Daniel Freeman, 69, he was out of work and poverty was pressing in. Before his life ended, he wanted to clear his name of a 1963 conviction for a liquor-law felony, says the New York Times. He was among 29 people who were pardoned by President Bush on Tuesday. He did not find out until Wednesday afternoon, when a reporter reached him in Georgia and asked if he had a few moments to talk about it. Freeman was put on probation for a moonshine offense; four decades later, he had to close a pawn shop when federal agents told him he could not deal in guns because of the criminal record.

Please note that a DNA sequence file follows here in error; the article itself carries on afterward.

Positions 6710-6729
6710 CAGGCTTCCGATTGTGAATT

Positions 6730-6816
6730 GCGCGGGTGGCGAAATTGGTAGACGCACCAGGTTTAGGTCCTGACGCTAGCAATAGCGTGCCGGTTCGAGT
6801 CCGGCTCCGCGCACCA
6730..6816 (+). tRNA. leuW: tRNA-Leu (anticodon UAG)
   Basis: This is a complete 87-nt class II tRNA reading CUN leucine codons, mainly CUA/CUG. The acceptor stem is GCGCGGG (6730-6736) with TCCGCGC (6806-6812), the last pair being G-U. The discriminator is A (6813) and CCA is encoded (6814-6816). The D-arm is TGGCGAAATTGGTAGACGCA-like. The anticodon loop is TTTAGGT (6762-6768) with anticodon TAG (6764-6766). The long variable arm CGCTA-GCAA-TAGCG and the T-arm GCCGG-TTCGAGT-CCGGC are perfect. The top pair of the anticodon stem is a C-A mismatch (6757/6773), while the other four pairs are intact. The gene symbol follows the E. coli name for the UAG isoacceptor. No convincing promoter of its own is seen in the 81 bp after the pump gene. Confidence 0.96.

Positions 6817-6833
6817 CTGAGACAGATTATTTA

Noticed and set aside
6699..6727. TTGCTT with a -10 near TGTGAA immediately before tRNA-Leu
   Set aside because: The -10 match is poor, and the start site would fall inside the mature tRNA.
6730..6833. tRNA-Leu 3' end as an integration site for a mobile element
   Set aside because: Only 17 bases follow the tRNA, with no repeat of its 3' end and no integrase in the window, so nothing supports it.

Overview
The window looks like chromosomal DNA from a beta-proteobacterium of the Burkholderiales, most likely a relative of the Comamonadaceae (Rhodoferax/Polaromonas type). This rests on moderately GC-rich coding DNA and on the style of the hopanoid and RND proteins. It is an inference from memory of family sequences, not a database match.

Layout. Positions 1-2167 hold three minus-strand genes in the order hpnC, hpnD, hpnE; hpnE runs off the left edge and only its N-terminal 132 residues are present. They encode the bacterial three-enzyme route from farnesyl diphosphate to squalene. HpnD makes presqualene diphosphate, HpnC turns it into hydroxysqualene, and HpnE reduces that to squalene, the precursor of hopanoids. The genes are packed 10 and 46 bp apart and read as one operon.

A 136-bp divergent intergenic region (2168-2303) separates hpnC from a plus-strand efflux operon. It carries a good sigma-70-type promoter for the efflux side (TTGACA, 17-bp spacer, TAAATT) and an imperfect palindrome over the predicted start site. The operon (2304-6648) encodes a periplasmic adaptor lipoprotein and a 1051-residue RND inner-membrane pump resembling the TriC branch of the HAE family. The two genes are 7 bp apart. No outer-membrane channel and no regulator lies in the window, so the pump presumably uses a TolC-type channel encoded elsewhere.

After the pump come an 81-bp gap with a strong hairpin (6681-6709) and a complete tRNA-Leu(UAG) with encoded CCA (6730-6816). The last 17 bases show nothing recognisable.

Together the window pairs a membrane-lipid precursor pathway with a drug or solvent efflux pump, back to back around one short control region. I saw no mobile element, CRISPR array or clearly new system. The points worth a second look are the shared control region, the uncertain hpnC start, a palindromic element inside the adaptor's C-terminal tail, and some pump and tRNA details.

Presidential pardons are a year-end tradition. Since taking office in 2001, Bush has granted 142 pardons and commuted 5 sentences, the total of which averages out to about 1.7 per month, a lower rate than all modern American presidents except for his father. The first President Bush granted 74 pardons during his four years in office, an average of about 1.5 per month. The most prolific giver of pardons was Harry S. Truman, who granted 1,913 during his seven and a half years in office, an average of more than 20 per month. Felons can apply for clemency five years after their conviction and confinement, and pardons are granted based on “good conduct for a substantial period of time.”